Press Release


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Chinook Season Closes; Steelhead Season Continues

Salmon fishing in Idaho will be over for the year when the fall Chinook harvest season on the Snake and Clearwater rivers ends Monday, October 31. As of October 23, anglers had caught 16 marked adults and 19 jacks and caught and released 69 unmarked fish in the lower Clearwater River. They caught and kept 166 adults and 387 jacks in the Snake River, for a total of 553 fish. Hatchery-origin fish are marked with a clipped adipose fin. This year, more than 25,000 fall adult and 19,000 jack Chinook salmon crossed Lower Granite Dam. Though the fall Chinook season has closed in Idaho waters, there is still plenty of exciting fishing left; steelhead harvest fishing season is still open. The steelhead harvest season is open on the Clearwater River, the Salmon, the Little Salmon and the lower Snake rivers. And a season will open on the Boise River after fish stocking begins November 10. The steelhead limit on the Snake, Salmon and Little Salmon is three per day and nine in possession. The limit on the Clearwater is two fish per day and six in possession. Anglers may keep 20 steelhead for the season. Once limits are reached, the angler must stop fishing, even catch-and-release. Anglers must have a valid Idaho fishing license and steelhead permit. They must stop fishing when the possession limit is reached - even catch-and-release. Steelhead anglers may use only barbless hooks, and may keep only hatchery steelhead marked with a clipped adipose fin. All other steelhead must be released unharmed. In the boundary waters on the Snake River between Idaho and Oregon or Washington, an angler with a valid 2011 Idaho fishing license and steelhead permit may fish where the river forms the boundary between Idaho and Oregon or Washington, but may not fish from the Oregon or Washington shorelines, including wading or in sloughs or tributaries. An angler may have only the limit allowed by one license regardless of the number of licenses the angler holds. For more information on steelhead fishing in Idaho, check the Fish and Game Website Waters open for steelhead harvest are:
  • Clearwater River mainstem and Middle Fork Clearwater River from the mouth of the Clearwater River upstream to Clear Creek. Closures: fishing is prohibited between posted boundaries about100 yards upstream and downstream from the Nez Perce Tribal Hatchery Ladder and extending into the river channel approximately 50 yards. Fishing from the shoreline or wading along the perimeter of Dworshak National Fish Hatchery is prohibited. Fishing from motorized watercraft is prohibited from the Clearwater River Bridge at Orofino upstream to the mouth of Clear Creek from September 15 through April 30.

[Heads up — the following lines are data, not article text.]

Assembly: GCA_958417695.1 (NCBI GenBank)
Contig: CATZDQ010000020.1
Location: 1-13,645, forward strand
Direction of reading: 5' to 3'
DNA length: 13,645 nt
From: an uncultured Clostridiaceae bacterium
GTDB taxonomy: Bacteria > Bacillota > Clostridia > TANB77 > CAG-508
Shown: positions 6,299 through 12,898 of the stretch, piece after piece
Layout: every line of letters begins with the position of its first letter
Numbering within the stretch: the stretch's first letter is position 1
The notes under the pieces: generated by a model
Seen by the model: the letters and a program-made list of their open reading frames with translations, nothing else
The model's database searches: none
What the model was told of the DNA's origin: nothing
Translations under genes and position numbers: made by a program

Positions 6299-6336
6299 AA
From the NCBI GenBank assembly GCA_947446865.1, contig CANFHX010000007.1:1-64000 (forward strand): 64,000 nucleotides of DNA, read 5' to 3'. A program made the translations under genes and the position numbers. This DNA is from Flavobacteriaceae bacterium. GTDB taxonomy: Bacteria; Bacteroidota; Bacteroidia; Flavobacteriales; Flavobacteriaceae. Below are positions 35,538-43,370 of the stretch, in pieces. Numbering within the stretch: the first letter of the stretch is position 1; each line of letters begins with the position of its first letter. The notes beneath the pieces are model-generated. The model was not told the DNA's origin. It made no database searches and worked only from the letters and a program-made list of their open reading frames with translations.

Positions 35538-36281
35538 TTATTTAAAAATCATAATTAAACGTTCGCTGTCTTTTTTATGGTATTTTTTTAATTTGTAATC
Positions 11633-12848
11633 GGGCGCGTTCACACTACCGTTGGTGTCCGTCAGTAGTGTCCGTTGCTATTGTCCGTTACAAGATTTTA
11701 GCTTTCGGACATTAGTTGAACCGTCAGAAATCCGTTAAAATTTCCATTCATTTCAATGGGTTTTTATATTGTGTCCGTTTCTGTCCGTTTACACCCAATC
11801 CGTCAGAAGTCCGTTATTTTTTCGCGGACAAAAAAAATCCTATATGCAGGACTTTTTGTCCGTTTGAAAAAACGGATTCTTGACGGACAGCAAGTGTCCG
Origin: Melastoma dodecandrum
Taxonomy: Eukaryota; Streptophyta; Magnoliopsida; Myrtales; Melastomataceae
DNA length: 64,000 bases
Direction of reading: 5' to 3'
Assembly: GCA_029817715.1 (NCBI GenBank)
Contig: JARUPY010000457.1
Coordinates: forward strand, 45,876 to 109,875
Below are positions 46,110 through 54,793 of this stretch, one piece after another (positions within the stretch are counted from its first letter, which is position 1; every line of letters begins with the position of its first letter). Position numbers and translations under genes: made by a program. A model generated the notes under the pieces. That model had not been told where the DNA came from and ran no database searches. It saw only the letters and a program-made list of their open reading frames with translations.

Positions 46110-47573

• North Fork Clearwater River from its mouth upstream to Dworshak Dam. Closures: Fishing from the shoreline or wading along the perimeter of Dworshak National Fish Hatchery is prohibited. Fishing from any watercraft or wading is prohibited between the posted lines about 150 yards upstream from the mouth of the North Fork Clearwater River and the Ahsahka Highway 7 Bridge. When fishing from the Ahsahka Highway 7 Bridge, it is unlawful to take any fish downstream of the railroad bridge. Fishing from the railroad bridge is prohibited.
  • South Fork Clearwater River from its mouth upstream to the confluence of American and Red rivers.
  • Salmon River from its mouth upstream to the posted boundary 100 yards downstream of Sawtooth Hatchery.
  • Little Salmon River from its mouth upstream to the U.S. Highway 95 Bridge near Smokey Boulder road.
  • Snake River from the Washington State line at the confluence of the Snake and Clearwater Rivers upstream to Hells Canyon Dam.
  • The fall steelhead season ends December 31.
New rules that took effect August 1 allow anglers to transport anadromous salmon and steelhead without the head and tail attached - but only under a number of conditions:
  • The fish must be recorded on the angler's salmon or steelhead permit.
  • The processed fish must have the skin attached, including the portion with a healed, clipped adipose fin scar.
  • It must be packaged in a way that the number of harvested fish can be determined.
  • The fish must be processed ashore when the angler is done fishing for the day.
  • No processed salmon or steelhead may be transported by boat.
  • No jack salmon may be processed in the field.
  • Processed salmon or steelhead count toward an angler's possession limit while in the field or in transit.
For additional information please consult the 2011-2012 fishing rules and seasons brochure, available at all license vendors, Fish and Game offices and online at: